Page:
May 22, 2017

Geography Ph.D. student Mike Johnson gave an introduction to web tools for accessing data from the National Water Model: a joint effort between NOAA, NCAR and the academic community to produce real-time and forecast streamflow predictions for all 2.7 million stream reaches across the continental US. Read more.

Ocean Color in the North Atlantic and Beyond

May 15, 2017

James Allen, graduate student in the Interdepartmental Graduate Program in Marine Science and Department of Geography, discussed his fieldwork and efforts to develop a global bio-optical algorithm that characterizes the global particle and phytoplankton size distribution using satellite remote sensing. Read more.

Discovering and Sharing Campus Scholarship Spatially with UCSB Open Data

April 25, 2017

Geography Ph.D. student Sara Lafia gave an overview of the evolving UCSB Open Data website. Read more.

Classifying California plant species throughout the drought using airborne hyperspectral imagery

March 22, 2017

Geography Ph.D. candidate Susan Meerdink explained how she is using hyperspectral imagery to improve how plant species are mapped through different seasons. Read more.

Down the rabbit hole: New methods and tools for visualizing scientific information

May 19, 2016

Beth Anderson of Arkitek Scientific explored how 3D animation can be used to visually illuminate complex science for both scientific communities and laymen alike. Read more.

Navigation in Virtual Environments: Measuring Strategy and Efficiency

March 29, 2016

Ph.D. student Alex Boone explored the connection between measures of navigation strategy and navigation efficiency in virtual environments. Read more.

LiDAR Mapping

February 17, 2016

Paul Alessio, from the Department of Earth Science, discussed how by analyzing terrestrial LiDAR scans, the ongoing 2015–2016 El Niño year was used as a surrogate for future sea-level rise by determining the impact of a 20–30 cm sea-level rise on open beach and coastal cliff ecosystems. Read more.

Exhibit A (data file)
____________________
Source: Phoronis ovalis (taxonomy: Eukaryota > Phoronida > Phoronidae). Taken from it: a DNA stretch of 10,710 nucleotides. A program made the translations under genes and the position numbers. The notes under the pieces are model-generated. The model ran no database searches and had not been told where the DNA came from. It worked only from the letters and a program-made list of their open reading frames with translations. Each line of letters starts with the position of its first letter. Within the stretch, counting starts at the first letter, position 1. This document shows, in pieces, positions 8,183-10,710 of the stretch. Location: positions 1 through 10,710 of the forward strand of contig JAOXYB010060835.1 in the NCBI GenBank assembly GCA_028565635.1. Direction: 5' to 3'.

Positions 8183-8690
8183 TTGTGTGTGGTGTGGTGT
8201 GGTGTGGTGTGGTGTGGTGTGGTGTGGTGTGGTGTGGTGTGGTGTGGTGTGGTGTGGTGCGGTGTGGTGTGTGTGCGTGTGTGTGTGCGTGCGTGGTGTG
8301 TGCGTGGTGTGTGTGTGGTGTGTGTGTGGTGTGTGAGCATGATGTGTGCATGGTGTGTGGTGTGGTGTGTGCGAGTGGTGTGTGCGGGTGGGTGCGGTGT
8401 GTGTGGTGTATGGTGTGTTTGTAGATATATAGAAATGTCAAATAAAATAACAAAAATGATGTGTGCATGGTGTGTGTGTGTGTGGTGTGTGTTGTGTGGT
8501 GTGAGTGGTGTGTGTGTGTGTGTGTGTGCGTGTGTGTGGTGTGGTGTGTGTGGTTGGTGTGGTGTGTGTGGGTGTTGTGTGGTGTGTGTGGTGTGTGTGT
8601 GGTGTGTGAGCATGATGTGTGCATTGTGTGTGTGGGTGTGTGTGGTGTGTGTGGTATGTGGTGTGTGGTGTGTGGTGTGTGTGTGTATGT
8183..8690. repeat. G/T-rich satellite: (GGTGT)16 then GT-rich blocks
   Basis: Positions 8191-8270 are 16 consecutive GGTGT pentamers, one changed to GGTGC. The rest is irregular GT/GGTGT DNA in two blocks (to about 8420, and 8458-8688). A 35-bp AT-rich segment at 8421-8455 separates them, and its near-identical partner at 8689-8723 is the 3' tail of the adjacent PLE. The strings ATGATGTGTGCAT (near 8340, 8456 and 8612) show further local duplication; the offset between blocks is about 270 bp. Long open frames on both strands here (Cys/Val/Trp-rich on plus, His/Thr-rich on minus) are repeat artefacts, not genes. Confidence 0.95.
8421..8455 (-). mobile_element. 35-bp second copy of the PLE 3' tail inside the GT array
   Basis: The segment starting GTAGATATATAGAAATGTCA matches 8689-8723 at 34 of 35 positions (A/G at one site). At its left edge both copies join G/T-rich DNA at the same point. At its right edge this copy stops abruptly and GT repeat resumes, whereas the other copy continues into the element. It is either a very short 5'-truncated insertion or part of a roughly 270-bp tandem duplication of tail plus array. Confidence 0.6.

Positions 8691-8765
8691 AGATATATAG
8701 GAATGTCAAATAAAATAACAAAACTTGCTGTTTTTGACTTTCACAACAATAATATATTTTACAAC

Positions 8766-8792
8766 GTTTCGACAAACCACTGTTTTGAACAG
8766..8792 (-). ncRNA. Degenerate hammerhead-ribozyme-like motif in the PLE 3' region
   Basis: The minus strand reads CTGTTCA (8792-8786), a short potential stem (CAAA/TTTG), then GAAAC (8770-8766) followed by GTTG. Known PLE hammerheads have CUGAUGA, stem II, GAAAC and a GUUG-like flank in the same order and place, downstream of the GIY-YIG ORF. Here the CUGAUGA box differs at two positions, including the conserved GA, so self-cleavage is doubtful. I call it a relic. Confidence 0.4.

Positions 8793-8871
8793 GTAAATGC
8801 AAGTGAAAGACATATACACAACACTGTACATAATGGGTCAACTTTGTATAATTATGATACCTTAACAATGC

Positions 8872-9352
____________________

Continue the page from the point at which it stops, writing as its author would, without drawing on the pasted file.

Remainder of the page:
Semi-automated Detection and Counting of Gray Whales

May 14, 2015

UCSB alumnus Kevin Sullivan of Toyon Research Corporation presented a talk on processing infrared video streams to automatically detect gray whale blows. Mr. Sullivan described some of the techniques and software they developed for this project, which was conducted in partnership with NOAA. Read more.

Geotagged Photos & Urban Areas of Interest

April 27, 2015

Geography PhD candidate Yingjie Hu presented “Extracting and Understanding Urban Areas of Interest Using Geotagged Photos”, a talk and web demonstration. Yingjie is a member of the STKO Lab and has held internships at Esri’s Applications Prototype Lab. His research focuses on the semantics of geographic information.

View abstract [pdf] and slides [pdf] from Yingjie’s talk.

Integrating Esri’s ArcGIS Pro & ArcGIS Online

January 29, 2015

Geography alumni and current Esri Support Analysts Scott Prindle and Thomas Jensen presented “Storytelling with maps, a demonstration of ArcGIS Pro and ArcGIS Online integration”. Read more.

Google’s Geo-Tools for Research & the Classroom

November 13, 2014

Geography PhD student Ian Irmischer gave an overview of practical online tools to collect, host, analyze, visualize, and publish map data using the power of the cloud, focusing on Google Earth Engine and Open Data Kit (ODK) Collect. Read more.

View Google’s Geo-Tools for Research & the Classroom, Ian Irmischer.

Removing Terrorist Group Leaders

October 23, 2014

Yasutaka ‘Tomi’ Tominaga, a visiting scholar from Osaka University, Japan, presented results from his research on the strategy of targeted killing and capturing of group leaders on terrorist activities. Read more.

View Removing terrorist group leaders: Diffusion of impact of targeted killing and capturing, Yasutaka Tominaga.


August 18, 2014

Jon Jablonski, Head of the University Library’s Map & Imagery Lab (MIL), related his experiences with the SoundMap, a joint project between spatial@ucsb and the MIL during the summer of 2014. Read more.

Decision support for environmental planning

May 1, 2014